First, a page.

Sonoma County should effectively subsidize the installation of solar water heaters to promote energy efficiency and reduce the region’s carbon footprint.
The County of Sonoma’s effort to implement a community choice aggregation program that would limit the amount of fossil fuels released onto the power grid can be bolstered by a plan that encourages the utilization of sustainable, renewable energy projects. The first step in Sonoma’s community choice aggregation effort should be to limit energy use and increase efficiency — an objective that can be solved in part via solar water heating. A program of installing solar water heaters will be a pragmatic response to the rhetorical demands of Sonoma County’s call for energy independence.
The thermosphony solar water heater is the most cost-effective way of harnessing energy from the sun and is a proven method to reduce the user’s carbon footprint while decreasing the amount of water consumed. First developed in the early 1900s, the system’s popularity peaked in the early 1980s following the Carter era oil crisis. The system lost its appeal as oil prices fell in the late 1980s and early 1990s; but recently solar water heaters have made a comeback. The use of solar water is very popular in China, Germany, and Australia; Israel and Spain have even mandated that all new buildings install the system.
California residents are already able to receive rebates for up to 30 percent of the upfront cost of solar water heaters; a power purchasing agreement could close the gap needed to fund the system. For local governments throughout California, lack of funding is a bitter reality. One plan is to formulate a public-private partnership in which a local bank or investor would participate in the process. Private sources sponsor many power-purchasing agreements throughout the country with a governmental body sponsoring the risk. For example, through Honeywell’s ESCO project, hundreds of publicly owned buildings throughout the country have undergone energy efficiency retrofits that have cost taxpayers nothing and saved schools and military bases millions of dollars in energy costs.
The widespread installation of solar water heaters will contribute to major decreases in emissions levels for Sonoma County. Installation of solar water heaters on a national scale could reduce carbon dioxide emissions up to 3 percent from current levels. Such an impact will fit positively in Sonoma County’s agenda to dramatically improve its carbon footprint.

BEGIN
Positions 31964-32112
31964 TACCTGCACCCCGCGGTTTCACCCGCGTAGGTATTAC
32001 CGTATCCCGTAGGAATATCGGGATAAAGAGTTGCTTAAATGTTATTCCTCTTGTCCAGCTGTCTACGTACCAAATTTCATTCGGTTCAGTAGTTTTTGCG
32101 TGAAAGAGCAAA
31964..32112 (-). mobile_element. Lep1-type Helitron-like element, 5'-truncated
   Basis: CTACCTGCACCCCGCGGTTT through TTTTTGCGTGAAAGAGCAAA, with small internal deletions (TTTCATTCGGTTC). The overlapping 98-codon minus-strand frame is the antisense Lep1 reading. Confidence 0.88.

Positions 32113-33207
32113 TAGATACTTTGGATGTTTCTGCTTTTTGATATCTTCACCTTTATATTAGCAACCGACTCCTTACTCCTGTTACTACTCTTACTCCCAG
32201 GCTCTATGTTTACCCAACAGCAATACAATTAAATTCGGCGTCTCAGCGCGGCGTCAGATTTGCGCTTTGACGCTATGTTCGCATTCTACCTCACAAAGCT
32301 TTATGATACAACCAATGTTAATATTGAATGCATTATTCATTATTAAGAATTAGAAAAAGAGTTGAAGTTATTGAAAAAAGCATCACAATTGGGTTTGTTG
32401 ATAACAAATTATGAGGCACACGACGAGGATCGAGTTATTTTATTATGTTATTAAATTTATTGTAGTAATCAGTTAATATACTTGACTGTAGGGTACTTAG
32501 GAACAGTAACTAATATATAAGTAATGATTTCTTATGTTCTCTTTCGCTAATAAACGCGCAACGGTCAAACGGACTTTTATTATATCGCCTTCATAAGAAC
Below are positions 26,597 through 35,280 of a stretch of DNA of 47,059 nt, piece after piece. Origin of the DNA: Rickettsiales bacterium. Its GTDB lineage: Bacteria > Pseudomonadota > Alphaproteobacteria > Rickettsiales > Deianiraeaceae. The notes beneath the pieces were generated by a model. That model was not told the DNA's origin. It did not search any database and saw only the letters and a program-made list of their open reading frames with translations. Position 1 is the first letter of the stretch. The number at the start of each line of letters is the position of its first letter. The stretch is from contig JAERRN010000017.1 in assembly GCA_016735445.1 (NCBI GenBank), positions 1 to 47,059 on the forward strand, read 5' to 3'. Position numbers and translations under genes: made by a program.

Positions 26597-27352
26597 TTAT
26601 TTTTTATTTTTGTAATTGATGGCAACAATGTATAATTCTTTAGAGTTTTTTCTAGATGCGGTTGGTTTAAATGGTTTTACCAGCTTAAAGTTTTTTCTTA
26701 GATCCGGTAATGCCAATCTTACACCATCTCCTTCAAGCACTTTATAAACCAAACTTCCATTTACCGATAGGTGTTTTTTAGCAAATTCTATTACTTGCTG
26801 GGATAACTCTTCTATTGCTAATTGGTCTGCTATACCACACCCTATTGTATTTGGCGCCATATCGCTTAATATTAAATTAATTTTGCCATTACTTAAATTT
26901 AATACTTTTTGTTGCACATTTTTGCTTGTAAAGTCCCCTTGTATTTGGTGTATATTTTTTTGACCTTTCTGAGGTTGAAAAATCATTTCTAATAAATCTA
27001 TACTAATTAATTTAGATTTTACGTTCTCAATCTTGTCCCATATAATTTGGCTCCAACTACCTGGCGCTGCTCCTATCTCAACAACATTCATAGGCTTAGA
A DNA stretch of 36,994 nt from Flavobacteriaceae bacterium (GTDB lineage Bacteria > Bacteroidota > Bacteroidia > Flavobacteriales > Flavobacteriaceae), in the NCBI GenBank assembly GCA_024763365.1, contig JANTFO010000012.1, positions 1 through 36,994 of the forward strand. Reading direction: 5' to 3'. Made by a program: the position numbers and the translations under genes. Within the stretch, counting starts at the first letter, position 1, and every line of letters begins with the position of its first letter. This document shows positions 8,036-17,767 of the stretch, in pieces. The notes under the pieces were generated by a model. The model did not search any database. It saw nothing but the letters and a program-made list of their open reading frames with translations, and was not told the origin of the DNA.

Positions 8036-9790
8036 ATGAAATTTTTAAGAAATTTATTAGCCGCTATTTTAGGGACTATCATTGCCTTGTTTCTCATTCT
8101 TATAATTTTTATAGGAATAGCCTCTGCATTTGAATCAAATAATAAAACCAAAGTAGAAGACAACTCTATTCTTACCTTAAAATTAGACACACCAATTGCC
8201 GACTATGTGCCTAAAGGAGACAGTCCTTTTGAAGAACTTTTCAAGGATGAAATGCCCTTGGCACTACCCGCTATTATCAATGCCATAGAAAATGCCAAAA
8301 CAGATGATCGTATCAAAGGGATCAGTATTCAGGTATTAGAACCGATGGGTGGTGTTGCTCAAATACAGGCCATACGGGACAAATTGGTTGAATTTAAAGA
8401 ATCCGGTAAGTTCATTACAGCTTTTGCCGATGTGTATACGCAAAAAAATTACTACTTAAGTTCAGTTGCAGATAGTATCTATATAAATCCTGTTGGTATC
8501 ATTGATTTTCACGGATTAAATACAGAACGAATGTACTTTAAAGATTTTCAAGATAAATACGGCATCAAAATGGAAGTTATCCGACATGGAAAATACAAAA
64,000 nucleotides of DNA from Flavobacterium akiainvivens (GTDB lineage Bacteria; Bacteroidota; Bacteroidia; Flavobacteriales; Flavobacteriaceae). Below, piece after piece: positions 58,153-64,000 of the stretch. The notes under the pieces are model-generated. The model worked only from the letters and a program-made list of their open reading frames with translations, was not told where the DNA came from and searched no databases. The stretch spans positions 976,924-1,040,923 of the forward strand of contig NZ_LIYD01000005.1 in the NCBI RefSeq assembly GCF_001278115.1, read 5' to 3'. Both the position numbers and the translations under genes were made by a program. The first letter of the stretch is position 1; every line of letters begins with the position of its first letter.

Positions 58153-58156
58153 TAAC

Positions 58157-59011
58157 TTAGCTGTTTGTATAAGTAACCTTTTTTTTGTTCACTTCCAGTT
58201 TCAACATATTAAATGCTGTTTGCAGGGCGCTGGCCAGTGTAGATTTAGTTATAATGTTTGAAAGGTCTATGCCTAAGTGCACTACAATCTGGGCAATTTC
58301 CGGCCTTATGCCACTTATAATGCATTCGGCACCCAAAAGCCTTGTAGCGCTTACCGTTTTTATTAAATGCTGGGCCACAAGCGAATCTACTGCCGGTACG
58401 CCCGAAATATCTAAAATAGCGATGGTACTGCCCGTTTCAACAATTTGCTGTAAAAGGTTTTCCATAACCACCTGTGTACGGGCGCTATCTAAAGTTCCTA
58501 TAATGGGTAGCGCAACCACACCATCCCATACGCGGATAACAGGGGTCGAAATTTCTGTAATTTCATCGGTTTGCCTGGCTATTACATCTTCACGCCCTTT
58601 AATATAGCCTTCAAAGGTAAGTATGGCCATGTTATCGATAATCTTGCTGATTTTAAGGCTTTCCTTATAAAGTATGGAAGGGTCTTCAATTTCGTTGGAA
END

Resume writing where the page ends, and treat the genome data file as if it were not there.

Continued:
Such an impact will fit positively in Sonoma County’s agenda to dramatically improve its carbon footprint.
Affordable solar water heaters can be made available to citizens of Sonoma County. The greatest obstacle in the way of effective implementation of renewable energy systems is the risk that is imposed by users. Sonoma County’s government can sponsor the risk for homeowners to convert to energy efficient water heaters, enabling funding opportunities from private independent sources and give users access clean and efficient energy. Essentially, the County should create the framework for a public-private partnership that fosters energy efficiency retrofits. This partnership should be in the form of a power purchasing agreement. Such a contract would exist between the user and financer where the financer pays for the initial costs of a solar water heater and the user pays off the financer with interest over time. Given that many solar water heater users find that their system pays for itself between three and five years, cost efficiencies, combined with a low-interest loan created by the power purchasing agreement, should take about the same amount of time to pay off. Public subsidies available on top of a relatively short buy-back period will ensure that the purchasing power agreement can be paid off quickly.